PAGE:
PORTLAND — “The remedy to be applied is more speech, not enforced silence.” That’s Supreme Court Justice Louis Brandeis explaining why free speech (even unpleasant free speech) is better countered with discussion than repression.

It’s one of the basic principles at the bedrock of this country, but it’s often attacked. The latest attempt to limit free speech comes from the well-intentioned but misguided Falmouth Town Council, which wants to change its own rules so that it can cut off citizens mid-speech during a public hearing.

The specific rule at issue will allow the council to require every speaker to “confine himself or herself to the issue under debate and avoid personal attacks, name-calling, threats, and abusive, slanderous or libelous language.”

This goes too far. Each of these standards is vague and easily abused. After all, what is a “personal attack?” What is “name-calling?” Is it when a citizen disagrees with the way a politician votes? When a citizen tells a politician they’re not doing their job? Calls the politician an idiot?

I have no idea. But under the proposed rules, the council can declare any of those comments out of order and silence citizens who have a legitimate political statement. Is this the right amount of power to give to a government? The Founders of this country certainly didn’t think so.

Political speech in a public forum is some of the most important speech that the First Amendment protects. The Supreme Court: “It is a prized American privilege to speak one’s mind, although not always with perfect good taste, on all public institutions.”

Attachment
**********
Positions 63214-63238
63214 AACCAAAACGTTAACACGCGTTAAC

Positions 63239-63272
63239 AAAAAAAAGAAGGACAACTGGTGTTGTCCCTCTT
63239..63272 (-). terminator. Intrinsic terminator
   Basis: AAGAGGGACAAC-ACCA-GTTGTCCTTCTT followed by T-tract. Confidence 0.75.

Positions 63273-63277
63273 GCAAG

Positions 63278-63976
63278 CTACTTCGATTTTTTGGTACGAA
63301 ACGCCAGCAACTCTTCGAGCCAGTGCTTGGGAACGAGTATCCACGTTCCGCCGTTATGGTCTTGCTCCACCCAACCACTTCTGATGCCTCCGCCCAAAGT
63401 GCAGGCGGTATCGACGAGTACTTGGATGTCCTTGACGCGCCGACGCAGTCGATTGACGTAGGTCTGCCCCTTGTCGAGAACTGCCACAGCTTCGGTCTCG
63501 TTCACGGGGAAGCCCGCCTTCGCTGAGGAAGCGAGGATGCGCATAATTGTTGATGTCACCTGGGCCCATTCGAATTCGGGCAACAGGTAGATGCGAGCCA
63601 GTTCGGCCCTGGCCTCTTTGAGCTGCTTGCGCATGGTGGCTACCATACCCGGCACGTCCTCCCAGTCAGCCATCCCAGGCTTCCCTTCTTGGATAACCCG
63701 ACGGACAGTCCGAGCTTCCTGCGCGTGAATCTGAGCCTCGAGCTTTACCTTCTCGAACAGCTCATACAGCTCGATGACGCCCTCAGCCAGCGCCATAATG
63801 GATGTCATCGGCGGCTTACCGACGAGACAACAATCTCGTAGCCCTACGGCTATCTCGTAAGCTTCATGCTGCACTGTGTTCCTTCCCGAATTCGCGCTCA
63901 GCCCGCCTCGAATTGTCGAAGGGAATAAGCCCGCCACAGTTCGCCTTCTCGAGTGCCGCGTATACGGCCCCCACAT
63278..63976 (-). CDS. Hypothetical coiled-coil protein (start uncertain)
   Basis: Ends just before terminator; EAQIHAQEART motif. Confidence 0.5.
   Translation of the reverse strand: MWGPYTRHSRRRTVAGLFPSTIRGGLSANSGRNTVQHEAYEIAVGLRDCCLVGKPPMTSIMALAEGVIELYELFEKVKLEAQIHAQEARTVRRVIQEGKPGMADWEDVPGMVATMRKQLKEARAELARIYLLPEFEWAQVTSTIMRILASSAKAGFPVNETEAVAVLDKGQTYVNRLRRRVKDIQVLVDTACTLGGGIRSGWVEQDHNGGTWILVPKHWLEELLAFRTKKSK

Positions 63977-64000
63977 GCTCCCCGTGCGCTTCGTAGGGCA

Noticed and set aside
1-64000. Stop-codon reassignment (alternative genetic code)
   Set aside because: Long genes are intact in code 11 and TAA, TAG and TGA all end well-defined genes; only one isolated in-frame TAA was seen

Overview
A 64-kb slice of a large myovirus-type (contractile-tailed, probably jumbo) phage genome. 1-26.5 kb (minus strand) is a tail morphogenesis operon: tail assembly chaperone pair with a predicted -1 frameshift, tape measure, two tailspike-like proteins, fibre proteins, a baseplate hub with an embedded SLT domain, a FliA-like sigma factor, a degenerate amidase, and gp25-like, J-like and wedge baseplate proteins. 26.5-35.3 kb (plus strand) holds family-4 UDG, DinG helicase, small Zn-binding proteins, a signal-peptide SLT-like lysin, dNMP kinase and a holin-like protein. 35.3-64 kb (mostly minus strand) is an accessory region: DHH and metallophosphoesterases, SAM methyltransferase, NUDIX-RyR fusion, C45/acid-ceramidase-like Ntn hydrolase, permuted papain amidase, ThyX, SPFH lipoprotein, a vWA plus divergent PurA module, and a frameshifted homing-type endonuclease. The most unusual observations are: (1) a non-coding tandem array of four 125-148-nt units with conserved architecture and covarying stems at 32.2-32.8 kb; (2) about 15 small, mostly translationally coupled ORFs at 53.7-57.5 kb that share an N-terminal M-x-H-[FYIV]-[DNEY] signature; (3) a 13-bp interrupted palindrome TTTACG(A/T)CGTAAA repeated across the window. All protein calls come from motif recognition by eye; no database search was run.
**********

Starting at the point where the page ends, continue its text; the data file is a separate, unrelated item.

Justice Oliver Wendell Holmes reminds us that “the principle of free thought (is) not free thought for those who agree with us but freedom for the thought we hate.”

Falmouth citizens who believe that they are being governed poorly have a right to voice those opinions. If that right is taken away, the true loss is to our political process.

This is not to mean that there can’t be any rules governing public hearings. For example, a rule that sets a time limit on all speech might be constitutional. But the key is that the rules and the application of the rules must be neutral with regard to the content of the speech. This minimizes the risk that a speaker will be silenced because of what they’re saying.

Unfortunately, the rules proposed by the Falmouth Town Council are based on content. They give the council too much discretion and cross the line into an impermissible restriction of speech.

The Falmouth restrictions may have been motivated in part by threats against councilors. It is understandable that councilors wish to protect themselves and their families. Restrictions on violent threats are allowed under the First Amendment.

Of course, Maine already has laws in place against such things. If a violent threat is made, councilors can call the police or seek a protection order from the courts. Again, though, the Falmouth restrictions go too far. They ban all threats, not just violent ones.
For example, the proposed rules would appear to ban the threat, “I will vote against you next election.” Isn’t that exactly the kind of speech we want to protect?

Having been to my share of public meetings, I have sympathy for those who want to eliminate unpleasant comments and promote efficiency. But democracy isn’t neat and tidy. Citizen opinions aren’t neatly categorized into “offensive” and “civil.”

And we don’t give governments broad powers to silence citizens because governments have a bad habit of actually using their powers. Giving the Falmouth Town Council the discretion over which comments are acceptable and which may be silenced may make for a quieter meeting – but it will be a less democratic and therefore less American meeting.

I encourage all those interested in this issue to write to their councilors. And, yes, I encourage them to be civil. But I can’t require that , and the Falmouth Town Council certainly shouldn’t be able to either.

— Special to the Telegram